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What Is Free Cash Flow to Equity?

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  • Written By: Helen Akers
  • Edited By: Jessica Seminara
  • Last Modified Date: 18 August 2016
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    Conjecture Corporation
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Free cash flow to equity is the amount of cash that a firm has to pay its stockholders dividends. It can be thought of as the amount that is left over after debts, capital expenses and fluctuations in working capital. The free cash flow to equity model does consider both net income and income from new financing. Working capital is calculated as the firm's current assets minus its current liabilities.

Most firms are not required to pay their stockholders dividends. These are income payments that are generated while the stockholder holds shares in the company. A firm either has the choice to use its excess free cash flow to pay out dividends or reinvest that cash in the company as retained earnings. Some firms do choose to pay out periodic dividend payments to discourage the sale of their stock.

The free cash flow to equity model helps firms determine whether they are able to make dividend payments to their stockholders. It first takes into account the company's cash inflow, which includes net income and new loan proceeds. Net income is the amount of the company's sales revenue minus the costs associated with bringing its goods and services to market. Loan proceeds are any cash amounts received from borrowing activities that help maintain a firm's liquidity needs.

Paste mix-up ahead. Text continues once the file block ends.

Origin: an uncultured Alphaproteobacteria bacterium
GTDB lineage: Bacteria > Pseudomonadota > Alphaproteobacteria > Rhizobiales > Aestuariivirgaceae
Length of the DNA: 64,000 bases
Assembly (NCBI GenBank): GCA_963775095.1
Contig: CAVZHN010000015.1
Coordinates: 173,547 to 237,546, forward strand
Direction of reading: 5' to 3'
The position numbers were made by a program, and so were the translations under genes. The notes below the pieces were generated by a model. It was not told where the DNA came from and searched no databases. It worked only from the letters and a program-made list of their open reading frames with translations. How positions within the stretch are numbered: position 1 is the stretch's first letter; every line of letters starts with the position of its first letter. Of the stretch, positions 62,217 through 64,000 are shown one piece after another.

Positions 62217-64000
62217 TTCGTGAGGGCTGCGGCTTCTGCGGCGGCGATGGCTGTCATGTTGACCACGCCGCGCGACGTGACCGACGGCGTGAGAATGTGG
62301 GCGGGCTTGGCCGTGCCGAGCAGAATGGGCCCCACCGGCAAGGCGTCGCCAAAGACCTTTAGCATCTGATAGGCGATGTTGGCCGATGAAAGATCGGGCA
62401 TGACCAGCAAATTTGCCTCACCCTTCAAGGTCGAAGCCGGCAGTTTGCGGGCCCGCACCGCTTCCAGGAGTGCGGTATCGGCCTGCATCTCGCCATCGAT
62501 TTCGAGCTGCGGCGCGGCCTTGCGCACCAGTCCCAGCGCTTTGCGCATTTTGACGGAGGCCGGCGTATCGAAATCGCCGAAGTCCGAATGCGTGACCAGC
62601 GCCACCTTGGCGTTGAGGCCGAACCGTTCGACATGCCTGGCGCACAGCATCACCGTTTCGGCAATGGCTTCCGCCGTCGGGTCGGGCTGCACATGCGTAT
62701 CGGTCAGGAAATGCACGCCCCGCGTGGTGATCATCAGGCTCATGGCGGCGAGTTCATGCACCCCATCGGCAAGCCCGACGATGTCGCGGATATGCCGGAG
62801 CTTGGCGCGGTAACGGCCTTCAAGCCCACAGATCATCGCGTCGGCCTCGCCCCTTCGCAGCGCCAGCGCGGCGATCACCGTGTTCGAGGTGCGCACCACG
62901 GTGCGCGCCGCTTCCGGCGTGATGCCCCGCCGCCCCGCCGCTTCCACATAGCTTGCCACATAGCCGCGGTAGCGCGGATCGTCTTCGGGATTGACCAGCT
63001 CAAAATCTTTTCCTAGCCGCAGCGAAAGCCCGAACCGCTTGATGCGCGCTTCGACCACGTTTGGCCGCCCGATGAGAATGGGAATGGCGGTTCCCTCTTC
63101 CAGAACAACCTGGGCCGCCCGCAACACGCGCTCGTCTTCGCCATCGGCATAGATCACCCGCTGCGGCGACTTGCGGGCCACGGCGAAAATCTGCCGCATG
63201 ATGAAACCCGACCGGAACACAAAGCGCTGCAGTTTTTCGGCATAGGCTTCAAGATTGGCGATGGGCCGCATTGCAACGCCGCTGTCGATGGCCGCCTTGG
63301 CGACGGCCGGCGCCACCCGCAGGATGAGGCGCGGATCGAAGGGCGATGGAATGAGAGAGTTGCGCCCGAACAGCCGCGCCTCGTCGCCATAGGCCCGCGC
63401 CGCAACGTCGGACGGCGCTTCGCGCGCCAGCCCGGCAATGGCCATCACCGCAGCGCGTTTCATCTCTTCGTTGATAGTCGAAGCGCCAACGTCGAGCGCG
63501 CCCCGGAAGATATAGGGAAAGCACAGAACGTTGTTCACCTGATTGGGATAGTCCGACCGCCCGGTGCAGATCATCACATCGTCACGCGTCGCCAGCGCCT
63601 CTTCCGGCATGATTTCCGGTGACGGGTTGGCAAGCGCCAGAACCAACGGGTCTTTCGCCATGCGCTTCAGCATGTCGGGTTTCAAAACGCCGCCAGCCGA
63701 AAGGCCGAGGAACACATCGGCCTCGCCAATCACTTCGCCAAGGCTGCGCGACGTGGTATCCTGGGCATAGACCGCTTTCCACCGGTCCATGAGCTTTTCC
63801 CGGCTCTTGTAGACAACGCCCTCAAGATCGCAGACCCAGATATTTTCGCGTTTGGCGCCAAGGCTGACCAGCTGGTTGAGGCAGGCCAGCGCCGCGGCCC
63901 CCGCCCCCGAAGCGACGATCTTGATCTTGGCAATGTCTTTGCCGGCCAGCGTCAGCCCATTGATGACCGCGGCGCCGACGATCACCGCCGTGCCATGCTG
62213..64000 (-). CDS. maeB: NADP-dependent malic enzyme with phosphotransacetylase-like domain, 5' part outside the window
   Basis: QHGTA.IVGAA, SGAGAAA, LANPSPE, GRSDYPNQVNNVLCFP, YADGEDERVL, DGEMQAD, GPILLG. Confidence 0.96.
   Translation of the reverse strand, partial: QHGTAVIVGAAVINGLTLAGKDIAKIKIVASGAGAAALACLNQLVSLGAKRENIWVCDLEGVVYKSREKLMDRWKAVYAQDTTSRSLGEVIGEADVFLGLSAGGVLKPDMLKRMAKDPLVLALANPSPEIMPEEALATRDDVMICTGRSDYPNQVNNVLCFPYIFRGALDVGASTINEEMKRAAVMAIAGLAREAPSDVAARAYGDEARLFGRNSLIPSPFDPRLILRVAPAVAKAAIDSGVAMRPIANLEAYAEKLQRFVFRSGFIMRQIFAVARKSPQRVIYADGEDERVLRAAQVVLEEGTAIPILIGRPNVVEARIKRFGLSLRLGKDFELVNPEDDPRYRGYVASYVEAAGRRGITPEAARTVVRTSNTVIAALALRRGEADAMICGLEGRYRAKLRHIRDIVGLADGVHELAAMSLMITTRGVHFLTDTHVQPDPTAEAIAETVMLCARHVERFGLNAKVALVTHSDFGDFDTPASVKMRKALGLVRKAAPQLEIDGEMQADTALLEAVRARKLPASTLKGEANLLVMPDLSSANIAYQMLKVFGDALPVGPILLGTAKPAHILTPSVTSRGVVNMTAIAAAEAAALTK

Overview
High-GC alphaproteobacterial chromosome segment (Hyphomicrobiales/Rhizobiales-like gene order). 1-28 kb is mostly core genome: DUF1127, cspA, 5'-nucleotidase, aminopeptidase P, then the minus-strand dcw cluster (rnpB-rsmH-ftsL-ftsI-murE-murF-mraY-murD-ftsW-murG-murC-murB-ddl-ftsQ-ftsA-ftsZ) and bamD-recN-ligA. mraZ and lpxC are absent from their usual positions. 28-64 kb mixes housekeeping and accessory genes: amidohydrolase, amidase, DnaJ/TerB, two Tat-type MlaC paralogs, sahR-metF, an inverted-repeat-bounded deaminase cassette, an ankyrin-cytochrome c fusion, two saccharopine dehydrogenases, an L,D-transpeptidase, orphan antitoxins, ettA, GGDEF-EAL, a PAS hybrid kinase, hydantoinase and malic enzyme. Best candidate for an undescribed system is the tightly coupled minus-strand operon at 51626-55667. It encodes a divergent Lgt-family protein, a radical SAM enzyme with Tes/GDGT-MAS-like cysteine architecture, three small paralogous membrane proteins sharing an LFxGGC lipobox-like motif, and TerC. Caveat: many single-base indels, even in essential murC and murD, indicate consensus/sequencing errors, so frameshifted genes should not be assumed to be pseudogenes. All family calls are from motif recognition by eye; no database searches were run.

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Besides a firm's cash inflow, the free cash flow to equity model also takes into account a firm's outflow. Capital expenses are deducted from the amount of inflow. These types of expenses might include the purchase of new equipment or buildings for a new location.

Fluctuations in a company's working capital are typically treated as an outflow. The change in a company's working capital could be either a positive or negative figure. For example, if a firm's working capital for the previous accounting period was $500 US Dollars (USD) and the current period's working capital is $700 USD, the change would be a positive $200 USD. If those numbers were reversed, the change would be a negative $200 USD.

Other outflows that are included in the free cash flow to equity model include payments for debts and loans. Debts might include a number of expenses, including bond payments and IOU's. Loan payments would include any monthly amortization payments or principal balance payoffs.

The model indicates a firm's current free cash flow and accounts for outflows and inflows during a specified time period. For instance, it may be calculated on an annual, quarterly, and monthly basis. Some investors use the free cash flow to equity calculation to assess a company's value and financial stability.

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